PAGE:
DIGITAL DREAMING: JOHN BONATH'S MIRROR OF IMAGINATION by Jan E. Adlmann

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“I am a magic realist,” asserts Denver photographer, John Bonath. Pressed for his singular definition of “magic realism,” he said that he seeks “to imbue everyday objects with an ‘otherly’, magic presence---to consider things that dwell more in the mirror of imagination”. 1.

Bonath rightly can envision his work as “magic realist,” but, as any knowledgeable viewer of digital photography can see, his style, and his preoccupations and, most of all, his modus operandi, leap far beyond the confines of the old Magic Realist traditions, as embodied in the work of such figures as Rene Magritte, Salvador Dali, or Paul Delvaux. (Moreover, Bonath’s “magic” has elements considerably in common with the oneiric paintings of very of-the-moment painters like Neo Rauch or Peter Doig.)

Traditional Magic Realism (and Surrealism) was an artistic vein wherein “magical” elements or illogical scenarios were rendered in hyper-realistic style. Classic examples are the hallucinatory, otherworldly landscapes of Salvador Dali, the moonlit, somnambulist scenarios of Delvaux, or the horrifying decrepitude visited on “ordinary” people or things by Ivan Le Lorrain Albright.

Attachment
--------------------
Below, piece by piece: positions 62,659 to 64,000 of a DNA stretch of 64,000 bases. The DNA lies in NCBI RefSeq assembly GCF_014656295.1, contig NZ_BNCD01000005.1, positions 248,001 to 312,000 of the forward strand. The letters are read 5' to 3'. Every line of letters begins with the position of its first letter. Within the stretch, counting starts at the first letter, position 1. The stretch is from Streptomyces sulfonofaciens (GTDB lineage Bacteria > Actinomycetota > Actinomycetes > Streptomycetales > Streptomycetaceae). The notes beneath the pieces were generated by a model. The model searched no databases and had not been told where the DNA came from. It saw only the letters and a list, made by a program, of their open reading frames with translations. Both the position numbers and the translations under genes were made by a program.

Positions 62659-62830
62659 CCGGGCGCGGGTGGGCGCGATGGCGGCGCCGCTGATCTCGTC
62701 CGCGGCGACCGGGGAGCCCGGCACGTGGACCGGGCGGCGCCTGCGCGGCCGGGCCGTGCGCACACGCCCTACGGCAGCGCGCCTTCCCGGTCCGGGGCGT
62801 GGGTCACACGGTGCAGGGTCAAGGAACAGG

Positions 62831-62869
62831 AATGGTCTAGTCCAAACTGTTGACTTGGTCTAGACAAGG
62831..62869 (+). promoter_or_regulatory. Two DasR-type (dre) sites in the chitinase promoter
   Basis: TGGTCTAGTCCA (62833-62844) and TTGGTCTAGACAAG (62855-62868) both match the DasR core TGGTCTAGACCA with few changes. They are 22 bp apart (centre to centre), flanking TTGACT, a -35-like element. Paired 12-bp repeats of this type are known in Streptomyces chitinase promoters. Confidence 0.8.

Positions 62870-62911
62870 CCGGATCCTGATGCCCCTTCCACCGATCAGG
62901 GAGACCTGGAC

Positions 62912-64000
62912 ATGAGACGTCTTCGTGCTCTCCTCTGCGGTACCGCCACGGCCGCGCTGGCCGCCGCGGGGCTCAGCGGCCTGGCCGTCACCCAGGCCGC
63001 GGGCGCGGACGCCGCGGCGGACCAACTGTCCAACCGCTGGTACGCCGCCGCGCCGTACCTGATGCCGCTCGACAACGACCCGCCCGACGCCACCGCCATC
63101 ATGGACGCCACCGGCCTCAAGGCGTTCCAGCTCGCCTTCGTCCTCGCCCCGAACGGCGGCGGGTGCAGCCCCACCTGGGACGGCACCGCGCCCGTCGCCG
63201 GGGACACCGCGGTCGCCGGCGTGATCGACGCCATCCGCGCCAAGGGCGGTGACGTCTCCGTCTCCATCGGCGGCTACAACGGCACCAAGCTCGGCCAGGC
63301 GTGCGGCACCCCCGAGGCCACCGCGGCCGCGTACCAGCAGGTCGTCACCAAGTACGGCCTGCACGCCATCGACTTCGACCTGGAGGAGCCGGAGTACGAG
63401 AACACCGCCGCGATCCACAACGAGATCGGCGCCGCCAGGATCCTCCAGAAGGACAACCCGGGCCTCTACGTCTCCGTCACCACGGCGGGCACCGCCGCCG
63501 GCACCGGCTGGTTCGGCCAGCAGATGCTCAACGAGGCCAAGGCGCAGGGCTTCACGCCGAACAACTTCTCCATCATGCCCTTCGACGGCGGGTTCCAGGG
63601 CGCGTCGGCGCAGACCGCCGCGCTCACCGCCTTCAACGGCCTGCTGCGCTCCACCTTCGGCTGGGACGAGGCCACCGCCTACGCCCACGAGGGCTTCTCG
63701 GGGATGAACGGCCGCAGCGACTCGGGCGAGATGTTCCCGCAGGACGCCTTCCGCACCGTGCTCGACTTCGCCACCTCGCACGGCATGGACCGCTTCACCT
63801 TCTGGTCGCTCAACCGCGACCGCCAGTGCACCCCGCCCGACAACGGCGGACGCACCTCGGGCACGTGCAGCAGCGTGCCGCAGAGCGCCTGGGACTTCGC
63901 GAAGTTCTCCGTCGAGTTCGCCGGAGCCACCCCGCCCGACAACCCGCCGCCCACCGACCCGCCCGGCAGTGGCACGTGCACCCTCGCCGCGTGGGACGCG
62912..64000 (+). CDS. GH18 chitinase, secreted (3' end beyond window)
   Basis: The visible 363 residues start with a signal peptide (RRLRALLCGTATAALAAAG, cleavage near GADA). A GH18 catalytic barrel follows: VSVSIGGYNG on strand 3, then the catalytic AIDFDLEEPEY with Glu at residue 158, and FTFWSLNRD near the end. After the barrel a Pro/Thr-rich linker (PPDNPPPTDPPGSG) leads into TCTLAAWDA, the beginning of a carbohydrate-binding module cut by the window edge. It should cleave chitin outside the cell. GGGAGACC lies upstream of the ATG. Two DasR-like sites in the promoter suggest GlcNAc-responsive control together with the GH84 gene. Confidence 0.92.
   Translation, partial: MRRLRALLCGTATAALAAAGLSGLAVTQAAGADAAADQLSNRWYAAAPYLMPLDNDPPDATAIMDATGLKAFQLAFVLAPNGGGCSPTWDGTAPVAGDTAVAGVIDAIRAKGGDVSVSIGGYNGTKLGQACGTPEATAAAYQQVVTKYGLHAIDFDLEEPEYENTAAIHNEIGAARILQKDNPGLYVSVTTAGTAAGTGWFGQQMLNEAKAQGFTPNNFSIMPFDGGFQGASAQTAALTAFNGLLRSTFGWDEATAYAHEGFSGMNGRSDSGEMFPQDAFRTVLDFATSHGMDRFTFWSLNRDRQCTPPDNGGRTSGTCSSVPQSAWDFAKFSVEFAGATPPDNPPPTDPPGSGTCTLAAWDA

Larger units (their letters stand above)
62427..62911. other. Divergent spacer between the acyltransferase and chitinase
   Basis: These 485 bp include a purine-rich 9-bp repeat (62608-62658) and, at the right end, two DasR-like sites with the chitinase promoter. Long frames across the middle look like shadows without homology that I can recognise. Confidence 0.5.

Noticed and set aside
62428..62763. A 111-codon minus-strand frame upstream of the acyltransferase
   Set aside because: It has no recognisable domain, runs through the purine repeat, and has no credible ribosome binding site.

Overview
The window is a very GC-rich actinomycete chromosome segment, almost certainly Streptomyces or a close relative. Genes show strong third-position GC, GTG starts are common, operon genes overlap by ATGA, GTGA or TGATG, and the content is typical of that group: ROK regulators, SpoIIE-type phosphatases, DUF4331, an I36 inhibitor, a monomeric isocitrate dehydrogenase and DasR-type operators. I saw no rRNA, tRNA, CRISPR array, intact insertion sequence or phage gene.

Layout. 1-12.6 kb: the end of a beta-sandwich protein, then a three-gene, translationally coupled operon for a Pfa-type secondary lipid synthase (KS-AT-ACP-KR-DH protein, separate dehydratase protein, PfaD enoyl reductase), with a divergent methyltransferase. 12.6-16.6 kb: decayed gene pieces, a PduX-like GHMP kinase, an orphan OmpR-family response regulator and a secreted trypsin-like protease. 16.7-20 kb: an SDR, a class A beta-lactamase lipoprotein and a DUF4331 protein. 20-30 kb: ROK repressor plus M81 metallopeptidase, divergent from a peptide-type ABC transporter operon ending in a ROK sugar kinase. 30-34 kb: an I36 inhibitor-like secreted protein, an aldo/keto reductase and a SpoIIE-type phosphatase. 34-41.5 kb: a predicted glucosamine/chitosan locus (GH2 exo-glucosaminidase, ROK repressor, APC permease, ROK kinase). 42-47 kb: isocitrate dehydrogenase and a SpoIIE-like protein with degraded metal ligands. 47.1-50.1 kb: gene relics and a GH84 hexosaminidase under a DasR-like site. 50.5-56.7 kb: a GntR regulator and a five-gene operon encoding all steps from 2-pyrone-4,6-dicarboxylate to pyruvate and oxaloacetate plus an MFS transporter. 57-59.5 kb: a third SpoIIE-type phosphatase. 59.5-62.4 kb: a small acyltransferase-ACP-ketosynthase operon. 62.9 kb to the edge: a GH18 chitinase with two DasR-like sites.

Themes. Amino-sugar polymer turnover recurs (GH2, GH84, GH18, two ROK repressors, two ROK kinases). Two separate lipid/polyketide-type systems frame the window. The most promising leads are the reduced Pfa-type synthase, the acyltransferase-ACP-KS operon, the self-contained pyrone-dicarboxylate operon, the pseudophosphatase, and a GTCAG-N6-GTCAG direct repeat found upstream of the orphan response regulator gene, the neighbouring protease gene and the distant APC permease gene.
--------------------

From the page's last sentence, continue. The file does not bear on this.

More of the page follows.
It is well and good if Bonath chooses to identify with such famed painters of the imagination, but his work, by virtue of his mastery of digital photographic potentialities, can easily place him in other painterly milieus. Some of his images evoke the hellish visions of, say, Hieronymous Bosch. Still other images seem to reference Netherlandish, early Renaissance portraitrure, while still more works, both portraits and still life compositions, position Bonath as a 21st century “mannerist” artist in the gorgeous but chilly vein of the Florentine, Agnolo Bronzino.